Decide if charging is going to be a free perk or not. If it is free, be prepared to install a lot of charging stations. For some level of future-proofing, I would recommend at least one charging outlet for every two plug-in cars on the lot today. The good news about free stations is that they do not need to be networked or to have a method to meter usage or collect payments. This allows you to install significantly cheaper charging infrastructure such as standard 120V 20A outdoor outlets. Standard outlets are not as convenient as Level 1 units with the J1772 connectors, but when they are free this may be acceptable. Level 1 outlets don’t charge a vehicle very fast, but cars tend to spend many hours in the parking lot at work, so charge speed it not generally important. Here is an example of a Level 1 unit with the J1772 connector. It is less than $350. This unit (pictured above) is portable, but could easily be converted to a hardwired application.
Choose the Price Structure Carefully
If you don’t intend to make charging free, then pricing can be used to deter or encourage charging. I would recommend a rate that is 10% to 25% above the residential electricity rate. A slight premium over residential rates will eliminate artificial demand, while not price gouging people that live in apartments, have long commutes, or otherwise truly need to charge at work.
A slightly higher than home pricing scheme will encourage people who can to charge at home. This frees up spots for people that have a legitimate charging need. Encouraging home charging has the added benefit that it will likely be done overnight during off-peak times. This is better for the grid than daytime charging.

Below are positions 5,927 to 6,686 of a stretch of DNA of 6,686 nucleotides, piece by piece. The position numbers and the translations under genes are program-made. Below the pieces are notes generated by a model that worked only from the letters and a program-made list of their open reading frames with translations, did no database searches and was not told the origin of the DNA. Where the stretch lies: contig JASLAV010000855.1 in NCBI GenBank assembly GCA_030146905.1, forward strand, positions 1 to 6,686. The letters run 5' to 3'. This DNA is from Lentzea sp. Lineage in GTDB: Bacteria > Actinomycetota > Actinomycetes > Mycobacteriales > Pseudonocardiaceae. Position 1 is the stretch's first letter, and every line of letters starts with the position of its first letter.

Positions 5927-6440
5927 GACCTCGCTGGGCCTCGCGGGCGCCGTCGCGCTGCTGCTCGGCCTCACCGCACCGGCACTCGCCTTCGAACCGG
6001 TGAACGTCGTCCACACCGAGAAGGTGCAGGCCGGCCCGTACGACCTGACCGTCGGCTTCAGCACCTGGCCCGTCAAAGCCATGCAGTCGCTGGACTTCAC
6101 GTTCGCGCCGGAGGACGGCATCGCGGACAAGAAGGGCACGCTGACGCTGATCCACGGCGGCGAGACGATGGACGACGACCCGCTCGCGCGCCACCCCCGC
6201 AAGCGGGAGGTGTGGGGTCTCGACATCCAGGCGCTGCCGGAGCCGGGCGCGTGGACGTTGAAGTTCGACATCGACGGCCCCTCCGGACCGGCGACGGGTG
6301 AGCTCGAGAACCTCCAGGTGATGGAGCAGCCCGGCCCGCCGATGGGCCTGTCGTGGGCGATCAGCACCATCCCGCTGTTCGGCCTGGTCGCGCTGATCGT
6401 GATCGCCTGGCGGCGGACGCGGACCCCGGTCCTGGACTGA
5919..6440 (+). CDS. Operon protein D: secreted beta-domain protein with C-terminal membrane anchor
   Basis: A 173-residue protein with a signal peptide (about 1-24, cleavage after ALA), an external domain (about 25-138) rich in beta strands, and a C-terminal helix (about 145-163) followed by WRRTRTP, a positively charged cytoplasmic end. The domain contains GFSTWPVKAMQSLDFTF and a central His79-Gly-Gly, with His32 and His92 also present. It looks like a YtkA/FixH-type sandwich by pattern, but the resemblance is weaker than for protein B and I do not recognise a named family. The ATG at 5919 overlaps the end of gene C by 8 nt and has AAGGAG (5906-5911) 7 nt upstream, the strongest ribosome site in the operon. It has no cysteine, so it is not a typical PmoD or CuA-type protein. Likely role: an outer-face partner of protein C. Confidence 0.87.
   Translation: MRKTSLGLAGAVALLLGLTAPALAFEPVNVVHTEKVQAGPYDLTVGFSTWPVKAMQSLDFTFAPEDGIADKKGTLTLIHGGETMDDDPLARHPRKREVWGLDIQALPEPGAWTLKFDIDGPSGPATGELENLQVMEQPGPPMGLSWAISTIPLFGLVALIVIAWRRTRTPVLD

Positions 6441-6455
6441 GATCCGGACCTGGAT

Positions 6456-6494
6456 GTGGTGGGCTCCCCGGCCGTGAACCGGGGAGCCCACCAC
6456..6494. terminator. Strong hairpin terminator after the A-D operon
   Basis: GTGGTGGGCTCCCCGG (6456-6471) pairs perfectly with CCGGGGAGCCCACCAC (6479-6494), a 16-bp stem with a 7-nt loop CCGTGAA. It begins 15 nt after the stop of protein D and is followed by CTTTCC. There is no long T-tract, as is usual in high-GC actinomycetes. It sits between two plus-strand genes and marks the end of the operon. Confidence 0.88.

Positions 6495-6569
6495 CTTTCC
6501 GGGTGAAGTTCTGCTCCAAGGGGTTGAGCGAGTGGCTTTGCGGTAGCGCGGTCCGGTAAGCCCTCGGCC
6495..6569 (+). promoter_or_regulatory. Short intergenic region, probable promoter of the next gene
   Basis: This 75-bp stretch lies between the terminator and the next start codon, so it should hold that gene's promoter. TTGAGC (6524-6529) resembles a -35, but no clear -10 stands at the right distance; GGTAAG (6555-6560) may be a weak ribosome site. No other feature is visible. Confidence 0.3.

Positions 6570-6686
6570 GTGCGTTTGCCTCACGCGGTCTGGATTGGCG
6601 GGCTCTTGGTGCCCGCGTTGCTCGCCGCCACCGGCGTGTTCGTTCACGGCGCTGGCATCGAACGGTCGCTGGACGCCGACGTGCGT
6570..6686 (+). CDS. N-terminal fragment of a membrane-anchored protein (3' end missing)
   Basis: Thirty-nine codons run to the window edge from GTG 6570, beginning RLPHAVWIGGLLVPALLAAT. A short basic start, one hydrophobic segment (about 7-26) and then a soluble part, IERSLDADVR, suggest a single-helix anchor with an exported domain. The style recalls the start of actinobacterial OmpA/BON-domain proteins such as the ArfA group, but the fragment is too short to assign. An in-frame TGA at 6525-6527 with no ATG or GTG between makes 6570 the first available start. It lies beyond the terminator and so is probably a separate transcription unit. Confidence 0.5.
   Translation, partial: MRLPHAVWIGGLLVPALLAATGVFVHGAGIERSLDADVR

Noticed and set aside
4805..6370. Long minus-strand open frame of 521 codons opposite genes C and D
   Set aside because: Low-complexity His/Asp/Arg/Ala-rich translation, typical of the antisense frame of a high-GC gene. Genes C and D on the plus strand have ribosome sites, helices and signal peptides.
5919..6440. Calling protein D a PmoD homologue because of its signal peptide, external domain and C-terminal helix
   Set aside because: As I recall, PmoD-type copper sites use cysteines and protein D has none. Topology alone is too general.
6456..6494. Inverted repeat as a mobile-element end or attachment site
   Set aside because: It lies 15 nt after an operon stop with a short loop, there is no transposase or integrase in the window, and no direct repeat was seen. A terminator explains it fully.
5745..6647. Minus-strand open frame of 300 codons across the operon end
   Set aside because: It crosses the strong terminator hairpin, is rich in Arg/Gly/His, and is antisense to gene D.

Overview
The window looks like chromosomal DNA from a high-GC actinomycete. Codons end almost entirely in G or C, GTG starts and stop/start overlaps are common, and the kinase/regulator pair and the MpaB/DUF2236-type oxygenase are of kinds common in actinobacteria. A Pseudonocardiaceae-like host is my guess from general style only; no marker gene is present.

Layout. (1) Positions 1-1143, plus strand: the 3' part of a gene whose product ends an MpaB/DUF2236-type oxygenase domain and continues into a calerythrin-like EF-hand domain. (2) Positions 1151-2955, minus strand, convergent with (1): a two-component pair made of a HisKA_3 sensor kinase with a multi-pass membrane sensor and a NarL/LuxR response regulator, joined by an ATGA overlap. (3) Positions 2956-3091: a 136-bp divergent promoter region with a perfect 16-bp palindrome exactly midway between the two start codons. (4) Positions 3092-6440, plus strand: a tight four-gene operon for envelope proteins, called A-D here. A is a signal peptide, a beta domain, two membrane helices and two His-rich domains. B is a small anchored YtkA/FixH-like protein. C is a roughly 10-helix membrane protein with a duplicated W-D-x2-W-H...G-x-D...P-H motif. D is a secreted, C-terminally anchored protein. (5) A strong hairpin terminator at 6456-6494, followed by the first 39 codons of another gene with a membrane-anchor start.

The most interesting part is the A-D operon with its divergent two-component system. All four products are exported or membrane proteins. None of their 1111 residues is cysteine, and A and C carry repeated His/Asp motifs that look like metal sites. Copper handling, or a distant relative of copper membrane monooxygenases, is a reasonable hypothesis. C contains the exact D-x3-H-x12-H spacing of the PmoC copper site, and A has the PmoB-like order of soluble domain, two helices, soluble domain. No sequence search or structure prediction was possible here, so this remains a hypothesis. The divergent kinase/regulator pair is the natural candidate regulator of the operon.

Fees Should Not Stop When Charging is Done
If you are charging fees, and the fees stop when the charging is done, then the cars will often sit there and consume the access to the charging infrastructure, even after they are full. The easiest way to solve this is to charge by the hour rather than the kWh. Most EVs today have 6.6kW chargers on-board. This means they can add about 6.6kWh at most per hour to the battery pack. If the local rate electricity rate is 10 cents per kWh, this would be a maximum of 66 cents worth of electricity each hour. Adding a small premium to eliminate artificial demand yields a price of 75 cents per hour.
Build a Community
My final recommendation is to form an EV community within your workplace. Have a monthly ice cream (or beer) social/fellowship gathering. Establish a place online where the community can discuss issues and share learnings.
Have an executive sponsor for EV charging. Hold a ribbon cutting event to show that this is important. Listen to your EV community. Each workplace is a little different and the program may need to be tailored to best meet the needs of the people that are using it. This also ensures that the money spent on this will be a worthwhile investment.
Listening to this community will have rewards. If the chargers breakdown, but there is no way to report it, they will go unused and the investment was wasted money. Similarly, if the charging stations are under a sap-dropping tree, where no one ever parks, this was a wasted investment. Having a method of collecting feedback will ensure that the stations can be utilized and meet the goals for which they were installed.